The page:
Senate budget shoots for more business tax cuts, higher Section 179 deduction cap

This week’s vote also would increase infrastructure, school spending and shuffle state agencies


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The budget the NH Senate is expected to pass this week will not only slightly accelerate already scheduled business tax cuts but greatly expand a tax break for businesses that buy qualifying equipment.

The budget, or rather the trailer bill that accompanied the budget, would increase the maximum upfront deduction allowed on a company’s business profits tax bill – known as the Section 179 deduction because of its place in the federal tax code – from $100,000 to $500,000. This change would bring it in line with the current federal code.

You’ll find this buried on page 97 of the 107-page bill amendment to House Bill 517, now the trailer bill. (The Senate had to attach the trailer bill to an obscure House bill after the House failed to pass its own budget and trailer bills, HB 1 and HB 2.)

Last session, lawmakers increased the Section 179 deduction from $25,000 to $100,000, and critics contend that the state should evaluate the effect of that change on the budget before increasing it.

The fiscal note on a similar bill passed and tabled back in March said that the state would have lost just under $10 million if it had expanded the deduction back in 2014.

But supporters of the bill suggested that the effect on state revenues would be negligible, since what’s deducted on the front end would be lost on depreciation on the back end. In addition, they said that equipment purchases would create more economic activity, which would theoretically result in more business profits to tax.

7.5% BPT by 2021

The business tax cuts, however, could potentially pack a bigger budget wallop, even though the rate cut is small, because it would affect a lot more companies.

This would be the second round of recent tax rate cuts.

Under the first, the business profits tax rate of 8.5 percent is scheduled to go down to 7.9 percent by 2019 and the business enterprise tax will drop from 0.75 to 0.675 percent.

Under the new proposal, the BPT rate would be cut to 7.7 percent by 2019 and 7.5 percent by 2021. The BET would decrease to 0.6 percent in 2019 and down to 0.5 percent in 2021.

The state Department of Revenue Administration estimates the cuts would result in a revenue loss of $106 million, but supporters noted that business tax revenues actually increased after the most recent cuts, though opponents of the cuts credit a rebounding economy for that.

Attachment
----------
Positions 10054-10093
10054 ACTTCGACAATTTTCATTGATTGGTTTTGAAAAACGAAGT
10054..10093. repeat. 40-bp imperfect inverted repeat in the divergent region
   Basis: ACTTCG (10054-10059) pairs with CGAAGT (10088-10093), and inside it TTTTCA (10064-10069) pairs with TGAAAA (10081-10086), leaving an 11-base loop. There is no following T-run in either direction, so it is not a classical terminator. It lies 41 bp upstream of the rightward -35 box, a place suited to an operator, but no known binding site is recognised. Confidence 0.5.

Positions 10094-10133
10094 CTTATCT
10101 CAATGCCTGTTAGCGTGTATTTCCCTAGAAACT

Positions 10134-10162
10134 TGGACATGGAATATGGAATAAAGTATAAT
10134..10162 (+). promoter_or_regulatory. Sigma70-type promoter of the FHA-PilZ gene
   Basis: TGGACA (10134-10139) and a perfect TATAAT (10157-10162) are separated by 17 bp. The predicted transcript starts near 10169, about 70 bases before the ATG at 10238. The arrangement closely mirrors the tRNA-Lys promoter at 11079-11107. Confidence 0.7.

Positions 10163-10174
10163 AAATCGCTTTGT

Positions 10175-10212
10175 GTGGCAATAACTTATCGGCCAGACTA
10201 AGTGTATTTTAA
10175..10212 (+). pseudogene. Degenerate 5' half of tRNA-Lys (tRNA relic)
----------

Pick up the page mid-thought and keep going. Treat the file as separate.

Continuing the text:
Despite the cuts, some large businesses might end up paying more. That’s because the DRA is hiring two multi-state auditors for national, multinational and regional businesses, and another to chase after out-of-state debt. The three positions are expected to generate $3.5 million in revenue.

Agency changes

In addition to tax cuts, here some of the other items of interest to business contained in the Senate budget are:

 • Construction industry: $36.8 million in municipal bridge aid and $14.6 million for public school revitalization.

 • Workforce development: $10 million for the Governors Scholarship Program, with funding for the University System of New Hampshire flat and the Community College System getting a nearly 8 percent boost.

 • Hospitality: The Division of Travel and Tourism Development fund will increase by $1.5 million over the government’s suggestion – a total of 17 percent more than over the last biennium. The division itself will be moved into the newly created Natural and Cultural Resources Department.

 • The Department of Resources and Economic Development, in addition to shedding its tourism division, will now become the Department of Business and Economic Affairs. The Secretary of State’s Office will add four new positions in the Corporation Division, and the DRA will be adding a Taxpayer Services Division.

The Senate will take up its budget on Wednesday and Thursday. If it is approved, it then goes to the House. A final budget is due on June 30.

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